In its white paper “Industry 4.0 — The road to digitalisation in future manufacturing” Mitsubishi Electric defines the basis of Industry 4.0 and the overlapping principles of interoperability, information, integration, automation and autonomy
Chris Evans defines the basis of Industry 4.0
The vision of Industry 4.0 presents a utopia where all parts of an operation are interlinked and coexist and where efficiencies, cost reductions and productivity increases can be achieved through integrated automation.
What does this really mean and how do we start along the road to implementing the goals of Industry 4.0 and the smart factory?
These are questions Mitsubishi Electric has sought to answer, building on more than 35 years’ experience of automating factories in the UK and by embracing the smart factory and Industry 4.0 concepts.
Chris Evans, Mitsubishi Electric Marketing & Operations Group Manager, said: “There is so much terminology batted around when we start to consider Industry 4.0 that it can lead to a cloud of confusion. On one level we are looking at the convergence of business systems with the physical plant control but is this really new? Does this really move us on from where we are today?
“The real impetus behind Industry 4.0 comes not just from the link between the plant and the enterprise but once we have this link, not only can we have the means to improve performance but also to measure actual performance against an ideal model — the cyber physical system if you will.”
It is this ability for in depth analysis and continuous improvement that Evans says defines the true spirit of Industry 4.0 — but how do we get there? Are the UK’s manufacturing plants ready to be smart factories?
“If we built a brand new plant from the ground up on a greenfield site, we could build a smart factory that would embody all the goals of Industry 4.0, all using technologies that are readily available today. However the challenge with many manufacturing plants is that their automation systems have evolved over many years, resulting in disparate automation platforms, poor network infrastructure, no data management strategy and very little genuine knowledge of how to get the relevant information out.”
So how does a manufacturer start out on the road to digitalisation? According to Evans, it’s all about the planning.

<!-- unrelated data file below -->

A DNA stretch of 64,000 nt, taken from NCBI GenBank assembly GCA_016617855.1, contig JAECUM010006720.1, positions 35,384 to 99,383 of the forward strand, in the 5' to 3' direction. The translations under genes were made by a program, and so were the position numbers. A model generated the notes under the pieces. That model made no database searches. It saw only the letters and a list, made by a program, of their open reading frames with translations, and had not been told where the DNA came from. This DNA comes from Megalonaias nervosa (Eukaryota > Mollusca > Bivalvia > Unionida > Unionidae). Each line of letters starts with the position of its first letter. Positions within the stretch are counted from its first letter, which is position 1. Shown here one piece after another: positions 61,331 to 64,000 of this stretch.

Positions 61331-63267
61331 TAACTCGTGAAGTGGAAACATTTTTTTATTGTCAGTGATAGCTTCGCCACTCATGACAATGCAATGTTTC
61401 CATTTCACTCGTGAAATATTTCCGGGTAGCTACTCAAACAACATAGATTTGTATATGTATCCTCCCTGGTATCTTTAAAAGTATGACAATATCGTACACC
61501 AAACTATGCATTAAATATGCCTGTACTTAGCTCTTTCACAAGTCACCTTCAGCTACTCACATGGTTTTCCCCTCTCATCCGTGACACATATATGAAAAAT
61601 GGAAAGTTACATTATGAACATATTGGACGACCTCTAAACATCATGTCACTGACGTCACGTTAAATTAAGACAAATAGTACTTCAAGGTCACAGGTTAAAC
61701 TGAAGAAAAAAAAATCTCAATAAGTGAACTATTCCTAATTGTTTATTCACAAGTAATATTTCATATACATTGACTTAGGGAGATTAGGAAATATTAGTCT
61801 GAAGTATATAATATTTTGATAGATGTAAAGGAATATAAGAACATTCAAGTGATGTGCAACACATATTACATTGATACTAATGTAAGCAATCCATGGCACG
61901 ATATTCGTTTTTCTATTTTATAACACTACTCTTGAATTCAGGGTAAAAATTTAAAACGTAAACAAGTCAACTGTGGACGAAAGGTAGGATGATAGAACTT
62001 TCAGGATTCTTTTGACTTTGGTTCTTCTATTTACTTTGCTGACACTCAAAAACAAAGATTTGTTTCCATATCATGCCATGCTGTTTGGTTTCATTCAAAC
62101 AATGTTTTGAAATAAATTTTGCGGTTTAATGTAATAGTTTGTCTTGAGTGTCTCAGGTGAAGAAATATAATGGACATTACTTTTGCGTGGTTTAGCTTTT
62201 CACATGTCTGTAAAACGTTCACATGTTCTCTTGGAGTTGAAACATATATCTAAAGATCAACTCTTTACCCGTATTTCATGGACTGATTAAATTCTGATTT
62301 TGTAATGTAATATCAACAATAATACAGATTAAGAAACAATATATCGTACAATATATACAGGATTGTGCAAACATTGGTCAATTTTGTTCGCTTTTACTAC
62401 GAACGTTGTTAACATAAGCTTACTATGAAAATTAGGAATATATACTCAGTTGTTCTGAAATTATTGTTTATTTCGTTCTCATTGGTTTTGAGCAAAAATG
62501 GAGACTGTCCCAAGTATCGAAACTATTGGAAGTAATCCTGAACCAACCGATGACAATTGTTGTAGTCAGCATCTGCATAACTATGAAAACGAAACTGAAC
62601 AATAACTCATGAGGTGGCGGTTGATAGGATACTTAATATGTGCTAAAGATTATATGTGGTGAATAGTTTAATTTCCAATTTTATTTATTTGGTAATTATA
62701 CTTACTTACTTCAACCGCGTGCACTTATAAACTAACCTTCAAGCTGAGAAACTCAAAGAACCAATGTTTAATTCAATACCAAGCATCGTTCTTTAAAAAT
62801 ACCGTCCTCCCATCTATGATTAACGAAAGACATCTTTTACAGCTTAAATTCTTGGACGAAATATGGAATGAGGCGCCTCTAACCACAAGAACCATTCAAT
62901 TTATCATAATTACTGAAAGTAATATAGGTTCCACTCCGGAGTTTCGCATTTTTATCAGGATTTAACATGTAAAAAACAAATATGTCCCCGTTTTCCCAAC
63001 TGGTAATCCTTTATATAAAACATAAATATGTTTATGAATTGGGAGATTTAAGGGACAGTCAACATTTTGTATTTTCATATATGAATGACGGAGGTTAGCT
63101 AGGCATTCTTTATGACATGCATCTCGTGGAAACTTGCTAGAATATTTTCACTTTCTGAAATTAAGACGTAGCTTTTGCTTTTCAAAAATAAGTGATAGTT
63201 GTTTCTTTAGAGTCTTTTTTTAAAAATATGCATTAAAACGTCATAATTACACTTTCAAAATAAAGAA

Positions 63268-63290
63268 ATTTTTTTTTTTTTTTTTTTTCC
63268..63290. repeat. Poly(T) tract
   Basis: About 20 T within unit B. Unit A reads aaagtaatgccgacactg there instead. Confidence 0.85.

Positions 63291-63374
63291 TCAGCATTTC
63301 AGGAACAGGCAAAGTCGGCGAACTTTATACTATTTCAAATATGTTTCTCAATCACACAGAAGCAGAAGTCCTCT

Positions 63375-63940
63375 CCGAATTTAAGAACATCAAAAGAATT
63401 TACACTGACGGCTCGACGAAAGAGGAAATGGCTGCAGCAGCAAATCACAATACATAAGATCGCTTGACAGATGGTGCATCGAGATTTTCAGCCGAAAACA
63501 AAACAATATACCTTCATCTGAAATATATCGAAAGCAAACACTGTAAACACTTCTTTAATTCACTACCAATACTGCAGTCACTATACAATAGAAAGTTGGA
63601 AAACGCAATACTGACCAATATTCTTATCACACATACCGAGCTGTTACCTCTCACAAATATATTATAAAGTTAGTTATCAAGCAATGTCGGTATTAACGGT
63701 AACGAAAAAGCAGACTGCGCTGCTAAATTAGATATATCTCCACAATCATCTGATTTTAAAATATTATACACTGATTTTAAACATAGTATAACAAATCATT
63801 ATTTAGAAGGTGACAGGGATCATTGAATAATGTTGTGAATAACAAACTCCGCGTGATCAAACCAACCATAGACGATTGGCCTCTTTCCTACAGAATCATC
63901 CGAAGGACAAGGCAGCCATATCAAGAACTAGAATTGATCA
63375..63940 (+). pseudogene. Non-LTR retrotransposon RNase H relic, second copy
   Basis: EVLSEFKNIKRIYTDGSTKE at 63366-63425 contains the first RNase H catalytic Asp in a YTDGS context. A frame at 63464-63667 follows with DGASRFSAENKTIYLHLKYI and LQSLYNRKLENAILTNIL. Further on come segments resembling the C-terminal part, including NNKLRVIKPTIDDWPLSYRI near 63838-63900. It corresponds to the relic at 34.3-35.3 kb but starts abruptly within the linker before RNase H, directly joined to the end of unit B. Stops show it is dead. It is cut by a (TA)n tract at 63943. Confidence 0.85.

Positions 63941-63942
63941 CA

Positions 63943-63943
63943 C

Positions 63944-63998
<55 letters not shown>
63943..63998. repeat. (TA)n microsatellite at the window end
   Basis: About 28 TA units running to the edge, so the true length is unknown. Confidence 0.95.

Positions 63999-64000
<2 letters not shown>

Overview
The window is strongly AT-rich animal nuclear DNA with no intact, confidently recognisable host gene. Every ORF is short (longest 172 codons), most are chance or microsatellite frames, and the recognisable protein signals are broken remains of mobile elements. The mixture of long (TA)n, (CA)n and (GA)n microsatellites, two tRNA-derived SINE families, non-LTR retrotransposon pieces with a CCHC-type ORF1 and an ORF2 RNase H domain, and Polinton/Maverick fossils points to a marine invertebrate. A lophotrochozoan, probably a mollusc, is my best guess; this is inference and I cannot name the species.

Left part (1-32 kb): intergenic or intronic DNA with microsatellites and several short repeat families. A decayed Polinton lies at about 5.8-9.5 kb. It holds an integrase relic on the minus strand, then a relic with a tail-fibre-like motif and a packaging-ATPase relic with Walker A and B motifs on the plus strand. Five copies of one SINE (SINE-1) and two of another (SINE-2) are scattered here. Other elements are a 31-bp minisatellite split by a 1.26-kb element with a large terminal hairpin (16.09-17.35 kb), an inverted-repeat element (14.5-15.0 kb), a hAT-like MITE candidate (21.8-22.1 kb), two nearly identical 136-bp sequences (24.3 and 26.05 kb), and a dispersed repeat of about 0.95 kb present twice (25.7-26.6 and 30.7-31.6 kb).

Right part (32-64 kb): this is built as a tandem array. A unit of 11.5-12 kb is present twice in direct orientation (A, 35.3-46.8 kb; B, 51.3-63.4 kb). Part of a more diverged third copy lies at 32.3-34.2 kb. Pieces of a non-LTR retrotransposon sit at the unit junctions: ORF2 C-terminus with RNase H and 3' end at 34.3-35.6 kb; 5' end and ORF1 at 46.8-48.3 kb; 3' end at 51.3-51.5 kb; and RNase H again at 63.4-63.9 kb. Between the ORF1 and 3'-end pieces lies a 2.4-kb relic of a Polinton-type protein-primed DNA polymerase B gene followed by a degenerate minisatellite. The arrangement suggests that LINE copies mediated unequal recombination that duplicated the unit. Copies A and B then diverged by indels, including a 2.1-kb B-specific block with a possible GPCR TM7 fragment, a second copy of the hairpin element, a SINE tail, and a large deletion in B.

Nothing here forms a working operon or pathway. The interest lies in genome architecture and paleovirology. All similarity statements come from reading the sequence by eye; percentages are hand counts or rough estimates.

Highlighting what can be achieved, Mitsubishi Electric has undertaken smart factory implementations at its own manufacturing facilities. As an example, at its Kani Works switchgear production facility, a smart factory upgrade drove a significant increase in productivity and operating rate and a large reduction in the number of stages in the manufacturing process.
By redesigning the production line into a more compact manufacturing cell, utilising robotics and vision as well as conventional automation control, huge savings were made in the occupied floor space — some 85% reduction — and this is particularly significant, as in the majority of manufacturing plants space is at a premium.
Kani Works is a true example of a smart factory embracing the principles of Industry 4.0 and utilising cyber physical modelling to achieve continuous improvement. Defining the key features of Industry 4.0, looking at the importance of areas such as communications, cyber physical systems, cyber security, new computing models such as edge computing and cloud computing and standards such as OPC UA and the forthcoming RAMI4.0 and IIRA architecture models.
The white paper also lays out the key steps on the road to digitalisation, concluding that while there are undoubtedly challenges to be overcome, it is quite possible to convert an ageing plant into a smart factory using today’s technologies through correct planning and by taking a structured approach.